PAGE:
​It seems like culture is only going to get more and more obsessed with itself. More movies are going to be based on old TV shows, and, soon, movies will be based on the film remake of the original. Internet memes recreate at lightning speed, and people are sewing images of hats onto actual hats. 

"Mission: Impossible" Challenges Local Artists to Spy on Each Other

Meta self-reflection is a bullet point of academic postmodernity. But thankfully visual artist, Autumn Casey, has injected some levity into an often stuffy art world with "Mission Impossible," her new show at Little River Yacht Club. Like Casey's previous event-installations (at the Shalimar Inn in 2009 and the artist-as-bartender themed show, Whistle While You Work), the project calls for local artists to set their aesthetic crosshairs on an unusual subject: each other. 

For "Mission: Impossible," participants entered their own names in a hat, held a random drawing, and were then instructed to spy on the artist they selected. From this espionage, they were to derive pieces for Saturday's show. Cultist caught up with Casey via email to find out more. 

New Times: A recurring theme in your shows (or do you prefer "happenings"?) is the role and identity of the artist. Would you say you make art for artists?

Autumn Casey: I think the most fitting term for these projects is, well, projects. Projects that in turn become events/shows to share with more people. Usually it's a collaborative effort between myself and Laura Duran. It's our collaborative practice about practice. Part curatorial, part throwaway gesture and part performance. Mission Impossible is the longest time frame we've worked with, so I think a lot of the people really had time to get as in depth as they would have wanted. I would say I like to make art with other artists, not necessarily for them. Art can be for anyone.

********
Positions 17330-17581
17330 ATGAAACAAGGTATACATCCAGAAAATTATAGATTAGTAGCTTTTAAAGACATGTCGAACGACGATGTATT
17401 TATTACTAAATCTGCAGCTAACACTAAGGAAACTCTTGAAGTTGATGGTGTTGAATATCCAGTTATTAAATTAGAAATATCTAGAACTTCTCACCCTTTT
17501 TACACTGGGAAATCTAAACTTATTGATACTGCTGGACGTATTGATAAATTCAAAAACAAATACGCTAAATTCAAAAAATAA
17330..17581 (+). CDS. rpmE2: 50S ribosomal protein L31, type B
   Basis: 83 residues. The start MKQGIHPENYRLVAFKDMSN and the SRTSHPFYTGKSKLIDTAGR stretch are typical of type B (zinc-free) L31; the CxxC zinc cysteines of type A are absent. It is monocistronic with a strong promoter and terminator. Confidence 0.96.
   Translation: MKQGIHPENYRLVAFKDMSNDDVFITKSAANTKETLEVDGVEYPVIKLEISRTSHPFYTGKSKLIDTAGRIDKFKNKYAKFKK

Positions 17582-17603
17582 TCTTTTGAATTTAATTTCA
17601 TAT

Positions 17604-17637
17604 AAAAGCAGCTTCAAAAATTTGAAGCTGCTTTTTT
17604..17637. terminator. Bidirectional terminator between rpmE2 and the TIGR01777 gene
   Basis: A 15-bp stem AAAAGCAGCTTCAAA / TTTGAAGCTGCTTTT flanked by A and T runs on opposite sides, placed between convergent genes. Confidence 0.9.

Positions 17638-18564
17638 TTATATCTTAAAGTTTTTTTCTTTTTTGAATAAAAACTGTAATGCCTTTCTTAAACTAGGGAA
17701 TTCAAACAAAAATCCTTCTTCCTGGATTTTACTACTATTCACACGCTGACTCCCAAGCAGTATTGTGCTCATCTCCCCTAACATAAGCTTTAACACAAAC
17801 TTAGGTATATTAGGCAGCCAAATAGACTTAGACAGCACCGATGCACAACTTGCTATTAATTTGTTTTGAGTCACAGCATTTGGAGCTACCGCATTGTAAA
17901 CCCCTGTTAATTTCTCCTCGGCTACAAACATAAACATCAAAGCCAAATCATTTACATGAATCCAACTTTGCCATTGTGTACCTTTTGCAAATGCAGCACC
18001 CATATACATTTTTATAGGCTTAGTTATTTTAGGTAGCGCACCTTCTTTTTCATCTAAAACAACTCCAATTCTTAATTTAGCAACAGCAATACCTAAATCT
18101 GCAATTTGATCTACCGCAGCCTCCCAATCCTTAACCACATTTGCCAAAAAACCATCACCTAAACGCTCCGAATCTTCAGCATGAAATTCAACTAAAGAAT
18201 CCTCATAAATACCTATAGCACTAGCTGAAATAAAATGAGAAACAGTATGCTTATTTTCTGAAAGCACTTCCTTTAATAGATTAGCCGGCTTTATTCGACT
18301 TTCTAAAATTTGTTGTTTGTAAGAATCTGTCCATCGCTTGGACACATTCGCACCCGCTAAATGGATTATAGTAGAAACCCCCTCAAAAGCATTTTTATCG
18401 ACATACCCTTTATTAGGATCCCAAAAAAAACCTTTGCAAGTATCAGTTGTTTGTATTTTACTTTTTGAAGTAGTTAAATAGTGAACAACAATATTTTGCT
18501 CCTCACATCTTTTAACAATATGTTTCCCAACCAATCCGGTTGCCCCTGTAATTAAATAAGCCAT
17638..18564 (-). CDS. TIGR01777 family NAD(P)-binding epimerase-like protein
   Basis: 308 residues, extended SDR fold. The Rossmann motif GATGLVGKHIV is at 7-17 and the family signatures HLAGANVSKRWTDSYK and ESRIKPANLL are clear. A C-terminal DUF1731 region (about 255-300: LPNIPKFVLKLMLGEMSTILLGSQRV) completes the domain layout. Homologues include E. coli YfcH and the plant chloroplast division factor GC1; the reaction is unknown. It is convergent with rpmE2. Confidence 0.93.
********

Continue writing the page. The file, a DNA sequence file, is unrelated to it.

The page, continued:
What are your expectations with regards to how far participants will take the spying component? Would the best piece be the one that crossed the most boundaries?

I'm really not sure what to expect. I do think this is a tasteful bunch, so I don't plan on seeing any footage of someone on the crapper or anything like that, although that could have been an option. I always think something simple, yet telling, could be just as successful vs. something that's more shocking and literal. The most exciting thing for me about this project is that there were no boundaries and the people that signed up for it could do whatever they want. The projects people came up with about other artists are in a way portrait [of the model-artists] and in a another way portrait of that artist that made the piece. 
In addition to the Artist, your projects have also interrogated identity of the Gallery by hosting art events in immersive environments that become art themselves. What are some future subjects you plan to explore? 

We mainly choose alternative locations to the gallery, because it's just easier to gain access to, on your own watch. Having an event at the Little River Yacht Club is actually the most neutral location we've used so far. I've always wanted to have a show that's entirely dependent on the sunlight, just have to find the right building with the right windows.

"Mission: Impossible" is Saturday at Little River Yacht Club (70 NW 73rd St., Miami). The show starts at 7 p.m. and features work by Kevin Arrow, Autumn Casey, Cynthia Cruz, Laura Duran, Patti Her, Jay Hines, Carlos Rigau, Sleeper, and Tatiana Vahan. Visit the event's Facebook page

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